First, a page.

Two-goal star Mamadou Sakho insisted he was no hero after firing France to the World Cup finals at the expense of Ukraine in Paris on Tuesday night.
The Liverpool defender chose the perfect stage to net the first brace of his career - bookending the scoring either side of a Karim Benzema effort - as France overturned a 2-0 first-leg deficit to progress 3-2 on aggregate.
The result sparked wild scenes of celebration among a Stade de France crowd so often hostile to the players, and Sakho revelled in the occasion.
"There's pure happiness and we've written a page in French football history with this," the 23-year-old said.
"A lot of people didn't believe in us but there were also plenty who did.
"France showed a lot of virtues and it was extraordinary for everybody."
Asked about his own contribution, he said: "I don't see myself as a hero; the team was the hero in this one. I'd never previously scored a double in my career.
"We're going to Brazil and we have to take on board the lessons from all of our matches, not just this one."
Sakho opened the scoring with a close-range finish in the 22nd minute before two erroneous offside decisions balanced each other out as Benzema scored in the 34th minute - moments after seeing another effort disallowed.
After Ukraine had Yevhen Khacheridi sent off, Sakho popped up again with 18 minutes remaining to bundle the ball home from Franck Ribery's drilled cross.
France coach Didier Deschamps insisted the tie was far from over ahead of the match despite the pessimism of many of his countrymen, and the 1998 World Cup winner was delighted his faith was vindicated.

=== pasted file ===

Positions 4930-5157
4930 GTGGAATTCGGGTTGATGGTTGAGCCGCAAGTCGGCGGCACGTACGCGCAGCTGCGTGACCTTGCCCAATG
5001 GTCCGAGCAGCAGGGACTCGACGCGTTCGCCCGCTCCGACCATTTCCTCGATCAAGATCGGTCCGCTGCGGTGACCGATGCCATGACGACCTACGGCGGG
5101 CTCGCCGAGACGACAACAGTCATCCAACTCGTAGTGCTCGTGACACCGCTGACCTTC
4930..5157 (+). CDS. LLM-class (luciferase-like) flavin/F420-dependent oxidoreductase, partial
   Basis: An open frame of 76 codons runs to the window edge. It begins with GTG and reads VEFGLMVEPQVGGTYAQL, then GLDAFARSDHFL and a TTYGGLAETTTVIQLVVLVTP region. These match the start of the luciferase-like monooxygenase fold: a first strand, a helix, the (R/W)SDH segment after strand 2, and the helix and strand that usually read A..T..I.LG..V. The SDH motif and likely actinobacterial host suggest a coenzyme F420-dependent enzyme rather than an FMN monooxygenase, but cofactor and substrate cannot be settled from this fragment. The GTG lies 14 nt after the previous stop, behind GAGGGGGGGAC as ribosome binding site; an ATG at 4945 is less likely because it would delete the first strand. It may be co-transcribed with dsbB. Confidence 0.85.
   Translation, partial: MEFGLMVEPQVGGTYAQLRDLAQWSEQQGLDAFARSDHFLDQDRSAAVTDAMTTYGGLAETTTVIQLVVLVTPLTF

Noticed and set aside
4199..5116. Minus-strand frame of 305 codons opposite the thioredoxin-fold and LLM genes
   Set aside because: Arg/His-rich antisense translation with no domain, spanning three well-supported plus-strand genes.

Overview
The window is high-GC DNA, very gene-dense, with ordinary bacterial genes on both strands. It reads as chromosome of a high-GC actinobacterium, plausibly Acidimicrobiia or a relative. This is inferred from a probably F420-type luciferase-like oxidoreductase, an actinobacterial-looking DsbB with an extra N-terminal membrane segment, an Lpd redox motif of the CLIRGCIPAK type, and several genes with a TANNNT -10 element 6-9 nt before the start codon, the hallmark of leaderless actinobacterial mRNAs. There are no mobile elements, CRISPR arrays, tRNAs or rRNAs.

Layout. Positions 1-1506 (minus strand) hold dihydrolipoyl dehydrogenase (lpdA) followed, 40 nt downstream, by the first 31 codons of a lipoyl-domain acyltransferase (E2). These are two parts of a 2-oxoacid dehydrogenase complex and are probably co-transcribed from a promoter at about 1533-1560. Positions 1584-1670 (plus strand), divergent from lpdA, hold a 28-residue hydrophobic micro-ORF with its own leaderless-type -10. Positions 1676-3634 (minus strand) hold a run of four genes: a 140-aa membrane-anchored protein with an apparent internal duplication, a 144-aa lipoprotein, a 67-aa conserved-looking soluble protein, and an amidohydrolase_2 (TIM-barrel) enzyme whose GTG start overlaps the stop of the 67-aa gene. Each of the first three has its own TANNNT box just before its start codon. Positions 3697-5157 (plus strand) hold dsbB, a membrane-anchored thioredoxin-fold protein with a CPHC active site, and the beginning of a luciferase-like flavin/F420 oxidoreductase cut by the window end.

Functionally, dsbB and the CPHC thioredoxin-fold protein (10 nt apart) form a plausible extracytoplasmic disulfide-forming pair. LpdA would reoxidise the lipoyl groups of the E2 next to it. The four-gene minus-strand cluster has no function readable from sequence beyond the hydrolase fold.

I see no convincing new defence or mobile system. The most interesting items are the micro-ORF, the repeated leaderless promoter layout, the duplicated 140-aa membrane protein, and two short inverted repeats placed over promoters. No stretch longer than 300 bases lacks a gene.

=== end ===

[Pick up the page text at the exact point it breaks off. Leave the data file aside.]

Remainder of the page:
"It's fabulous, especially after what happened in the first leg as we turned the situation around," he said.
"The players deserve all the credit as they've done something great. It's a source of great satisfaction to the players, the coaching staff and to French football as a whole.
"I'm proud of the players and they can be proud of themselves for having fulfilled the objective.
"I was a player once and I know that it's players who write history."
Midfielder Ribery added: "It's magnificent and extraordinary. The supporters played their part. There had been a lot of sadness in the past and this is great.
"I hadn't seen the Stade de France like that for a long time.
"We suffered a setback in Ukraine but we reacted."
Ukraine coach Mikhail Fomenko admitted his players had cracked under the pressure.
"I've got a lot of regrets," he said. "Our psychological approach wasn't good. We needed to be ready and I don't think we were.
"We made mistakes in defence and didn't play the way I wanted us to."
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